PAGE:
Sculpting in Paint, Drawing in Sculpture
Thomas Mukarobgwa was born in 1924 in Nyanga, Zimbabwe. Mukarobgwa is widely regarded as the most versatile first generation artist of the so-called Workshop School, which was founded by Frank McEwen. He worked as a painter and sculptor, but earned his living as a gallery attendant at the National Gallery in Zimbabwe. Mukarobgwa died in 1999 in Harare, Zimbabwe.
Coming from the rural countryside and having received only limited school education, Mukarobgwa first came into contact with art in 1956 when he met Frank McEwen, the director of the National Art Gallery of Zimbabwe. McEwen directed the Workshop School at the National Art Gallery, and Mukarobgwa, employed as a gallery attendant, became one of the earliest members of the Workshop School. Initially working a a painter, he turned toward sculpture after 1962 and only began to paint again in the early 1990s. Mukarobgwa gained an international reputation as one of the most versatile talents of the first generation of Workshop School artists after Alfred Barr bought two of his paintings for the Museum of Modern Art in 1963, but he continued to work as a gallery attendant until his retirement in 1997. After his retirement, Mukarobgwa planned to spend the following years at his country home painting, but he passed away in 1999 in Harare, Zimbabwe.
His paintings and sculptures are inspired by the landscapes of his home and the spirits, ancestors, and stories of his Shona heritage. Mukarobgwa developed a thick, heavily modulated brushstroke in his paintings, using bright colors and bold contrasts. Often his compositions are structured around a simple, centrally located group of figures that were painted almost as silhouettes with little internal differentiation. These figures are embedded in landscapes that are portrayed in the most economic of ways by combining broad streaks of color with large areas of solid paint or patterns composed of little blotches or dots. Titles such as “Dying People in the Bush” (1962) or “Old Man Afraid to Cross” (1961) indicate the immediacy of lived experience, his interest in scenes that sprang from the reality surrounding him. Another work from that period, “View You See from a Tree” (1962), presents the swirling view of a tree branch spiraling upwards, and it seems like a wonderful metaphor for Mukarobgwa’s deep-seated grounding in the nature and landscape of the region as well as his unfettered curiosity to find new approaches to engage with the world.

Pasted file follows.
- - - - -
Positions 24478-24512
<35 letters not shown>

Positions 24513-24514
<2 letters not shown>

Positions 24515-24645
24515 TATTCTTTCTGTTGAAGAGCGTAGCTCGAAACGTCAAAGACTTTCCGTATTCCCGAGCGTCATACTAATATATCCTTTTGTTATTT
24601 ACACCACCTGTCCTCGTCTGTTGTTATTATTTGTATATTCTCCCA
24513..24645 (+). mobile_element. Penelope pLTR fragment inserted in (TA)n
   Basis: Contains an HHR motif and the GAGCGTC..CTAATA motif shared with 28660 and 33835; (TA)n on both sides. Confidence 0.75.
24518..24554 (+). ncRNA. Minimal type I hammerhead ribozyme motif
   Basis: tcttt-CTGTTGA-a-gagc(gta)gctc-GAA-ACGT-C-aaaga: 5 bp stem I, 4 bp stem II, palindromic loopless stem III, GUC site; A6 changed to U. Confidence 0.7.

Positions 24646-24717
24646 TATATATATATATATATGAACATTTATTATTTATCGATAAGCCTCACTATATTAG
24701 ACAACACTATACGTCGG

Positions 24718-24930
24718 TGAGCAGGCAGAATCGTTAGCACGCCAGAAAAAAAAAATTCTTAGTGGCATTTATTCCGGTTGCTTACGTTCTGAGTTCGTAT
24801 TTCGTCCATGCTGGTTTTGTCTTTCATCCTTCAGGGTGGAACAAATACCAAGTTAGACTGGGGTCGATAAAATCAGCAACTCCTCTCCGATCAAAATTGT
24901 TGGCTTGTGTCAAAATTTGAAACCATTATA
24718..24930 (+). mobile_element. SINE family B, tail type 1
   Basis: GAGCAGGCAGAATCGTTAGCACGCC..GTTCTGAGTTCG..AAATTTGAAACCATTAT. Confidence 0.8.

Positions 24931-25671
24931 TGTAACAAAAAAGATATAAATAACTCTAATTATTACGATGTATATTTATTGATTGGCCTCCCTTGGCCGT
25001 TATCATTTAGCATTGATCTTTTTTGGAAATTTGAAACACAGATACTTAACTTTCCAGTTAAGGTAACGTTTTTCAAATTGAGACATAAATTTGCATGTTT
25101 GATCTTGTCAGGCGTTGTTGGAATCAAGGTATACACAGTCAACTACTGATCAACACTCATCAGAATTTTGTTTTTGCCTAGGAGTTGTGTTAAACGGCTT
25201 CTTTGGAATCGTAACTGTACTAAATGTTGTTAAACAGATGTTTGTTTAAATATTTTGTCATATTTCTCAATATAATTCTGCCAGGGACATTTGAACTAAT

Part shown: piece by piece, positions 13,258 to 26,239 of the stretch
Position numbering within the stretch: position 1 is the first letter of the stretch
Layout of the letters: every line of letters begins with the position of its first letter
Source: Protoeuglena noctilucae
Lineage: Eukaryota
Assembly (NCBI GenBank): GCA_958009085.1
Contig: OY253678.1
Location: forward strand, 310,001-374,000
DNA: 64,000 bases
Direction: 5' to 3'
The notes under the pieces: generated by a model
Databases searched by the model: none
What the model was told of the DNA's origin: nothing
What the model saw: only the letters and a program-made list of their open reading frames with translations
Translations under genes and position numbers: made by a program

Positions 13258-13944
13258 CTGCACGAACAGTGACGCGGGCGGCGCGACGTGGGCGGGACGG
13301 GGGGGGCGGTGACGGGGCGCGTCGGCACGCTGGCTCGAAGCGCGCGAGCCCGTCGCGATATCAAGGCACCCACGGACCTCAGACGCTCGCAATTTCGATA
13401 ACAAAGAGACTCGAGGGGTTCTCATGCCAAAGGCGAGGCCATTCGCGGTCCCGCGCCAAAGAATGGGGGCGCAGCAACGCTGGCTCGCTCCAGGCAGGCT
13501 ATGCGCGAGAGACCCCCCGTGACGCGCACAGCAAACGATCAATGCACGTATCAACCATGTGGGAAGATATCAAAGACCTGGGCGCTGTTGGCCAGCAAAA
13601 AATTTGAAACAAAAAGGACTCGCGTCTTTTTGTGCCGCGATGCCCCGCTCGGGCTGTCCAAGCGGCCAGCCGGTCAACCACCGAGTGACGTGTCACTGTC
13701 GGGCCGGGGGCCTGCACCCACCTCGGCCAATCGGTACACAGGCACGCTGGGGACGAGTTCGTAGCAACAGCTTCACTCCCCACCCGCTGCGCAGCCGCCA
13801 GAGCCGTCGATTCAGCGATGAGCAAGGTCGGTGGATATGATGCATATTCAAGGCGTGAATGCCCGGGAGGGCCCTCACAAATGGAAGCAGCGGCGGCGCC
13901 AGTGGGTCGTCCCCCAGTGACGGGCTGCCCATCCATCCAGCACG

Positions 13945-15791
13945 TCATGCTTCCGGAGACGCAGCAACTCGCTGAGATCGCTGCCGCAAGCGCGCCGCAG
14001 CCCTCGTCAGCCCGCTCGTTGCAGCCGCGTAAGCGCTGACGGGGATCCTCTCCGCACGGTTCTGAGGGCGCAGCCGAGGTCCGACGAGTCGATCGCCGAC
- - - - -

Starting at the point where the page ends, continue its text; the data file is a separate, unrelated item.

While his paintings are structured entirely around bold color contrasts and thick contours of painterly material, Mukarobgwa’s sculptures acquire a rounder, more organic shape. Works like “Am I Too Heavy For You” or “Monkeys” (1968) present intricately carved and rounded stones, carved and detailed with utmost economy. Only the outlines, ridges, and creases necessary to understand the figure have been carved into the smooth surface, and the compositions of two or more figures in one sculpture only slowly offer themselves to the viewer.
Author: Christian Rattemeyer
This artist took part in the following project(s) organized/funded by the culturebase.net partner institutions.
Independence and Liberation Movements in Africa
(18 May 01 - 29 July 01)